By Standard & Poor's
Investors have two options for their individual retirement accounts (IRAs). The first option is a traditional IRA, the second option is a Roth IRA (named for the account's congressional sponsor), which features -- among other benefits - the ability to accumulate tax-free earnings under certain circumstances. In this report we'll discuss the features of the traditional IRA. You may want to review material outlining the Roth IRA - or talk to your financial planner - before you make a decision as to which IRA is right for you.
What Is a Traditional IRA?
An individual retirement account allows your investment earnings to grow tax deferred until withdrawn, typically at retirement. Generally, if you have earned income or receive alimony, you can establish as many IRA accounts as you want prior to the tax year in which you reach age 70 1/2. You may also have an IRA even if you participate in a qualified pension, profit-sharing, or other retirement plan. Your entire contribution may not be deductible on your income tax return, depending on your income and your eligibility for an employer-sponsored retirement plan.
IRAs offer two distinct advantages in terms of taxes: potential deductibility of contributions and tax deferral on investment earnings.
Rules on Contribution Limits
In 2012, the maximum annual contribution is $5,000 (in general, married couples filing jointly can contribute a total of $10,000, even if only one spouse has income). Thereafter, the contribution limit will be adjusted for inflation. Individuals aged 50 and older are now able to take advantage of "catch up" contributions to IRAs. The allowable catch-up contribution is $1,000 per year. Maximum contributions may not exceed earned income.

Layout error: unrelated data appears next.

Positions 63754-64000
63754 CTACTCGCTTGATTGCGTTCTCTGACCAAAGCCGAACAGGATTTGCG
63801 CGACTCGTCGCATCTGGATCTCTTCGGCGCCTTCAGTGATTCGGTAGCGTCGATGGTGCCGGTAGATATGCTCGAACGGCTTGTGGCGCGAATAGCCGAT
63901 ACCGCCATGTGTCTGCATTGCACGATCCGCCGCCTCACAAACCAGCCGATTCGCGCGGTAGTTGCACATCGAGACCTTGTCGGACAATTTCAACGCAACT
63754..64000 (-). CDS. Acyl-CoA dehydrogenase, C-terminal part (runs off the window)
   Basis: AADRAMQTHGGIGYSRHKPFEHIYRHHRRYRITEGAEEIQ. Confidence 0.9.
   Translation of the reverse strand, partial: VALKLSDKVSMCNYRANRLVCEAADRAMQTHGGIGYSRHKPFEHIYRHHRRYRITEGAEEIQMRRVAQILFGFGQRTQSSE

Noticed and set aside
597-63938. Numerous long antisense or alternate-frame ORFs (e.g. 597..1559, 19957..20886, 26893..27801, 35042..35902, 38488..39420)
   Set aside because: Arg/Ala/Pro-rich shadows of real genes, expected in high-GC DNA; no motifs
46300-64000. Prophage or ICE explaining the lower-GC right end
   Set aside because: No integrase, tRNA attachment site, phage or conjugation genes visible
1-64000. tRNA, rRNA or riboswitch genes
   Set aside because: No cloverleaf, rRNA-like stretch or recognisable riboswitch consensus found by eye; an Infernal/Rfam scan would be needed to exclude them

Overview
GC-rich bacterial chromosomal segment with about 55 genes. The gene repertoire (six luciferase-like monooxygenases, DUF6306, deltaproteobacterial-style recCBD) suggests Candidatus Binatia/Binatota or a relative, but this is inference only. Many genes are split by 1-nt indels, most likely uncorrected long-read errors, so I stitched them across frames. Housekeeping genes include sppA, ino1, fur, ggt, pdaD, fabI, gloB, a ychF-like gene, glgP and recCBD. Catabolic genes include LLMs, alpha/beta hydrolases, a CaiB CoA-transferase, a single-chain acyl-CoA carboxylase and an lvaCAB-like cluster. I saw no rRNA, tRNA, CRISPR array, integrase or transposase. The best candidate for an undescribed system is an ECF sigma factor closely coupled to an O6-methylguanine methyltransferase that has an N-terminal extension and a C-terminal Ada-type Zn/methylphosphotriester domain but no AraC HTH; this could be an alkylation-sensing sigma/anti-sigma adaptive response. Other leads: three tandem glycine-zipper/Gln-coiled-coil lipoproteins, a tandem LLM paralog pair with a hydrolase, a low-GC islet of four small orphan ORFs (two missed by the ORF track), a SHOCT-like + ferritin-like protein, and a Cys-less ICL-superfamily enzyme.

In addition, you can open an IRA or make contributions to an existing IRA as late as the deadline for filing a tax return for that year. That means you would have until April 2013, to make your 2012 IRA contribution.
Tax Treatment of IRAs
Contributions to a traditional IRA may or may not be deductible from your earned income in a given tax year depending on your situation. Income limits apply if either you or your spouse participate in an employer-sponsored retirement savings plan. Deductibility is phased out over certain ranges of income as follows:
Traditional IRA Deductibility Phaseout Ranges for 2012*
$ in Thousands
Those covered by an employer-sponsored retirement plan
Those not covered by an employer-sponsored retirement plan, but filing a joint return with a spouse who is covered
*Based on modified adjusted gross income (MAGI).
The Magic of Tax-Deferred Compounding
The ability to make tax-deductible contributions to a traditional IRA can help your current tax situation. But you may want to invest in an IRA whether or not your contributions are deductible. Why? The real advantage of investing in an IRA is tax-deferred compounding of your investment earnings over the long term.
For example, if you had contributed $100 every month for 30 years to a tax-deferred IRA, then paid 25% tax on your withdrawals at retirement, you could have netted $112,522, assuming an 8% average annual rate of return. However, in an account that's taxed annually at a hypothetical rate of 25%, your total would have been only $100,954 - almost $12,000 less just because you had to pay taxes up front.1
Change Jobs, But Keep Your Retirement Money